Genemuiden is a city in the municipality of Zwartewaterland with about 10000 inhabitants. The city is on the Black Water and is the second largest city of Northwest Overijssel, also known as the Kop van Overijssel. Only the cities Kampen and Steenwijk are larger.
In 1275, Genemuiden received city rights from Jan van Nassau. Bishop Jan van Arkel gave the town the right to swear about the Black Water against an annual supply of sixty pounds of laundry for candles. In 1382 one was granted the right to hold three annual markets. The place became rich and built a town hall.
Beekeeping was practiced in Genemuiden from the 16th century. In the 17th and 18th centuries, the processing of bushes became a major source of income for the city. Particularly the manufacture of seat seats (by chairmatters) was an important activity. This was done in the form of homework. After the Second World War, coconut mats were transferred. After 1965, the decline of this type of mat began and the fabrication of soft flooring began. In Genemuiden this has developed the modern carpet industry, which produced more than half of all Dutch wool and nylon floor coverings in 2010. Nowadays there is also a lot of artificial grass for sports fields in Genemuiden.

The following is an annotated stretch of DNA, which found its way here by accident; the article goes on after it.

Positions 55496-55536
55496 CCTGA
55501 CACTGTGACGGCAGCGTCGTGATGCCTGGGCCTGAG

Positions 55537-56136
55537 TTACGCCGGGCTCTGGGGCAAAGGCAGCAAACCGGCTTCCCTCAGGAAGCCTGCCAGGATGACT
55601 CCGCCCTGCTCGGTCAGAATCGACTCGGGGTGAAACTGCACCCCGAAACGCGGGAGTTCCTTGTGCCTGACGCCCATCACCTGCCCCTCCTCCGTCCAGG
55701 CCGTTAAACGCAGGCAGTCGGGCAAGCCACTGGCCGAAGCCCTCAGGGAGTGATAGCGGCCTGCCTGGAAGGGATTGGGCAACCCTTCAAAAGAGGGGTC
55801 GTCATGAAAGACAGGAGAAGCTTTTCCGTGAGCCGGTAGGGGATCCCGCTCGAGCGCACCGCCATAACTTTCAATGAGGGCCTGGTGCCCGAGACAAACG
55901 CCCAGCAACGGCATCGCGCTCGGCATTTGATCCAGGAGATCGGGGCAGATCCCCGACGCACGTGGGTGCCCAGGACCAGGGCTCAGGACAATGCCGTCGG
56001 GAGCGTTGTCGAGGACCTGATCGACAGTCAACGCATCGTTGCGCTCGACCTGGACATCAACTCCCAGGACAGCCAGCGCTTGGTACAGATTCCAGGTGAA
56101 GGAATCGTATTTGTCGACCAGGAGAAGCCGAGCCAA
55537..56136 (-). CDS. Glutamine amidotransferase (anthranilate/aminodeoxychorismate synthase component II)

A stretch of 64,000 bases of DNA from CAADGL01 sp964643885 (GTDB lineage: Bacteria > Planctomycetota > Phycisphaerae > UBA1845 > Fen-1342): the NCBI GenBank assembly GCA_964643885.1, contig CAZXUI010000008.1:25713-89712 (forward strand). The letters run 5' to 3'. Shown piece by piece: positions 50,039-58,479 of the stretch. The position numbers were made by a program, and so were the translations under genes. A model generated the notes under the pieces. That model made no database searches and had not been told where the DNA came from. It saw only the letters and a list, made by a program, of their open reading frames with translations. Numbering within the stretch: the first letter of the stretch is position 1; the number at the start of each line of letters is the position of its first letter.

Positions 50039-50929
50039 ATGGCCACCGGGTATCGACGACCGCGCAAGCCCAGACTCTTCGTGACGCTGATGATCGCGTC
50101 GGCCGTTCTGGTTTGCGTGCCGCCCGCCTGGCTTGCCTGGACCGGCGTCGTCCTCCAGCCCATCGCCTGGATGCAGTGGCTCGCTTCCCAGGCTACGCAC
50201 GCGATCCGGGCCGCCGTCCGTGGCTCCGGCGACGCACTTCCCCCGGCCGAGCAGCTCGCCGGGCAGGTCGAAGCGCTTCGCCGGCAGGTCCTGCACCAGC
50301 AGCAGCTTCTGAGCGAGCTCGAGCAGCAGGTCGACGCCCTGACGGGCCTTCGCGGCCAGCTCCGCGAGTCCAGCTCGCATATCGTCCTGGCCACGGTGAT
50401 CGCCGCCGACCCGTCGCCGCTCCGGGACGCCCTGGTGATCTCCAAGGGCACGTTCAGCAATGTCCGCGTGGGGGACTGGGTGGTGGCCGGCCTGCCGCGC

Every year, on the third Tuesday in October, the 'biestemmerk' is held in Genemuiden. Originally this was an annual market where animals were sold. At the Havenplein (the central square of Genemuiden), the venue for the bi-brand will be celebrated. It is a tradition to eat on the day of the biestake (either pea soup). Grafhorst has a smaller edition of the bi-brand, where it is a tradition to eat eel.